The fourth Angry Birds game is upon us. It's called Angry Birds Space and it's actually a far more impressive and interesting game of Angry Birds than we've ever seen before.
It's different. It's harder. And it's more expensive. Here's what you need to know.
For some reason, the Angry Birds people at Finnish development studio Rovio don't like putting numbers on their games, so after Angry Birds we got Angry Birds Seasons and Angry Birds Rio. Seasons and Rio were just like that oldest bird: pure, simple video games that millions of millions of people could enjoy.
They've changed the way Angry Birds plays big-time in this new one, and they're offering 61 levels for you to try with their new style.
It was simple in those older games: you put a bird in a slingshot and fired it in an arc toward a tower of blocks. If your aim was sure, you would knock those blocks over and squash a few green pigs sitting on or under them. That was the basic challenge in level after level.
You'd get a few birds in each level—birds that could split into multiple birds, birds that could suddenly accelerate into a speed boost, birds that could explode.
For a while, it didn't get old.
Shoot the birds. Crush the pigs. Do it in as few turns as you could and you'd get a high score, unlock a new level and play some more.
You could play through a level in about 20 seconds and feel both like a master of complex trajectories and the recipient of the kind of lucky bounce that would earn a golfer a hole in one.
Angry Birds Space scraps some of the old rules.
Yes, you still play level by level. You still have a set number of birds—birds of different types—that you'll slingshot at towers of blocks, hoping to squash some pigs.
But now you're shooting your birds through space, from one planet to the next. Each planet has a gravitational field. Gone is the simplicity of just lobbing a bird in an arc. No. Welcome to the physics of the heavenly bodies. Shoot a bird into open space and it'll fly off in a straight line. Shoot one toward another planet and it'll get caught in its gravitational field and start orbiting the planet... or slowly descend as it encircles the planet to smash into the ground.
The new ice birds freeze structures, making them easier to shatter. Laser birds are like the old yellow birds, except you can re-aim them when you boost their speed. There's more.
If Angry Birds could made you feel smart or lucky before, Angry Birds Space will make you feel like a physics genius and a lotto winner.
Just imagine firing a bird from one planet, getting it caught in the gravitational field of another, which whips the bird around that planet and into the gravitational field of another planet, which spins the bird around that world in the other direction, so it can finally smack a snorting pig from behind.
Yes, they've definitely made Angry Birds Space harder than its predecessors. You won't have that much trouble learning about how the gravity works. But you'll be scratching your head at some of these challenges early on. To compensate they give you an aiming guideline that shows where your bird will go before you fire it.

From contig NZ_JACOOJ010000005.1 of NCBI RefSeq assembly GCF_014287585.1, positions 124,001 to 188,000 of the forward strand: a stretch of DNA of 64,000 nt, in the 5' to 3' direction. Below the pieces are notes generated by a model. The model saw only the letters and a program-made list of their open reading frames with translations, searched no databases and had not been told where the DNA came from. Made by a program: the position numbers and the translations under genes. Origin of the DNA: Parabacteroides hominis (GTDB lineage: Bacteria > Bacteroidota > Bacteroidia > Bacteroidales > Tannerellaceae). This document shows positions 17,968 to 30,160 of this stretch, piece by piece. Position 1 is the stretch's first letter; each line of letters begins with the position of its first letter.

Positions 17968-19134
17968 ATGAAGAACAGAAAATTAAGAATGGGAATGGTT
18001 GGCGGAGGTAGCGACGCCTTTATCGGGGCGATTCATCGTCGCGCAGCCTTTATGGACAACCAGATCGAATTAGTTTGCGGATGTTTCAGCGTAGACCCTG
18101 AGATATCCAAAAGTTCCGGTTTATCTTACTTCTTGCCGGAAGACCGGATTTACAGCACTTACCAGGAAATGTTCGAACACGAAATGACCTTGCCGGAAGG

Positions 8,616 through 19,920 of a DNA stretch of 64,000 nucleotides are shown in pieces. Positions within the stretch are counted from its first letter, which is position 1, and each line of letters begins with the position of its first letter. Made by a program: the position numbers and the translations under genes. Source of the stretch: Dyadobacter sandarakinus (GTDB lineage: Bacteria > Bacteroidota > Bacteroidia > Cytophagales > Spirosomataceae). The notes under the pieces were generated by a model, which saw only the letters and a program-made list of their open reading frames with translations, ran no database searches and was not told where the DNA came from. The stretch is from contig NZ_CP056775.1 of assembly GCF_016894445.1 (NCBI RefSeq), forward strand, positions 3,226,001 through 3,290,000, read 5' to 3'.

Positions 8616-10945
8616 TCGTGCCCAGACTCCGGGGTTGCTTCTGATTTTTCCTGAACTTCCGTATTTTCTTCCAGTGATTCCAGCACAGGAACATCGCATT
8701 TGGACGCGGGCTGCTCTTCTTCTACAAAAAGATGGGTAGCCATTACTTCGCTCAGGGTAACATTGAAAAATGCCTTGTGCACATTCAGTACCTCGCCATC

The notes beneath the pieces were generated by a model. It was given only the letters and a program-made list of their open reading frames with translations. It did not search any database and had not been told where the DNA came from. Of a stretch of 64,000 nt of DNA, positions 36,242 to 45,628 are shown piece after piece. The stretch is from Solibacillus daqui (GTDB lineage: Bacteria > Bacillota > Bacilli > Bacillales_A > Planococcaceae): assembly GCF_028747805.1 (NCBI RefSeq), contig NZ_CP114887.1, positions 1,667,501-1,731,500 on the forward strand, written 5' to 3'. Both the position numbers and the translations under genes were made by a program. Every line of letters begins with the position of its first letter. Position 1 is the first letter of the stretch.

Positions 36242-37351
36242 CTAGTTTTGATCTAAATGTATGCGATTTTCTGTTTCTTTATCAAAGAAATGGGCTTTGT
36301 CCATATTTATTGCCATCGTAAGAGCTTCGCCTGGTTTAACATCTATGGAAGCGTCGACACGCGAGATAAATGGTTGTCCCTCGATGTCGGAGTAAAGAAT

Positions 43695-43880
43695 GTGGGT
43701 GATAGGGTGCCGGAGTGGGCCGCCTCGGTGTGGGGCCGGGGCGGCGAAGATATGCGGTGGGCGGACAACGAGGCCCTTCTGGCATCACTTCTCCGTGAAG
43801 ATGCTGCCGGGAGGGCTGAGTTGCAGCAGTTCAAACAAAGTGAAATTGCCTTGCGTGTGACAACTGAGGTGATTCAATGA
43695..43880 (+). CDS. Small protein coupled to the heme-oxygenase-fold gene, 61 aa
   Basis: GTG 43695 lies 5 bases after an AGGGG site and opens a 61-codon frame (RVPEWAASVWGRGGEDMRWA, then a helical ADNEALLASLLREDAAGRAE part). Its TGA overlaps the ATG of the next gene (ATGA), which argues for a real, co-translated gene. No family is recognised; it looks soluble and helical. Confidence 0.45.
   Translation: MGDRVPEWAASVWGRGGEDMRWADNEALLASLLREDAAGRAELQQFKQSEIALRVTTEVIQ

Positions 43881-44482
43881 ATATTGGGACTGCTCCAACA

The mighty eagle used to be an insta-win in the other Angry Birds games. In this one, he generates a black hole. That's good! But it has its limits. The black hole will suck away part of the level but it won't give you an immediate victory if you activated it in the wrong spot.
First of all, the game costs money if you're on iOS.
It's only free for Android users. You can download an ad-supported Android app or pay 99 cents for the "full" (caveat incoming!) game.
On iOS, you can pay 99 cents for a version that will run on iPhone, iPod Touch or iPad, but if you want it to look good on your iPad, you need to pay $2.99 for Angry Birds Space HD, which, as far as we can tell, doesn't sync your progress with the phone version.
So if you have an iPhone and an iPad, you'll have to decide whether you want to pay for this game twice—and play through it twice.
There are also Amazon marketplace, Windows and Mac versions. Prices go up to $5.95.
However you get Angry Birds Space, whatever you pay, you're only getting about two thirds of the game. You're getting 30 levels of the first zone, 30 levels of a second zone,
15 5 bonus levels and then a planet of super-difficult levels that... you have to pay more for.
Only the first level of Space's so-called Danger Zone is free. You have to pay 99 cents for the other 29 levels. That's the kind of hidden cost that pisses some people off, and it's one reason that Angry Birds Space has a few 1-star reviews on iTunes. (Note: the $5.95 PC version appears to include these levels for the base cost)
Even once you pay, you'll still have to pay to unlock the Danger Zone levels. Warning: these levels are very hard.
Angry Birds Space has 15 hidden golden eggs. Finding one and striking it will unlock a bonus level, each of which seem to be based on classic video games such as Space Invaders and Super Mario Bros.. Look for the Space Invaders egg in world 1-9. As we find more, we'll link to their locations here.
Weird pricing strategies notwithstanding, Angry Birds Space is a far more interesting game than the older Angry Birds.
Some people may not like how much more complex it's become, but if the old games bored you or lost your interest, this new one is the breath of fresh air we needed.
Here are the numerous ways to get the game:
Angry Birds Space [Android Free Version]
Angry Birds Space [Android, 99 cents]
Angry Birds Space [Kindle Fire]
Angry Birds Space [iOS for iPhone and iPad, requires iPhone 3GS and/or iOS 4.0 and up, 99 cents]
Angry Birds Space HD [iPad only, $2.99]
Angry Birds Space [Mac, $4.99]
Angry Birds Space [PC, $5.95]
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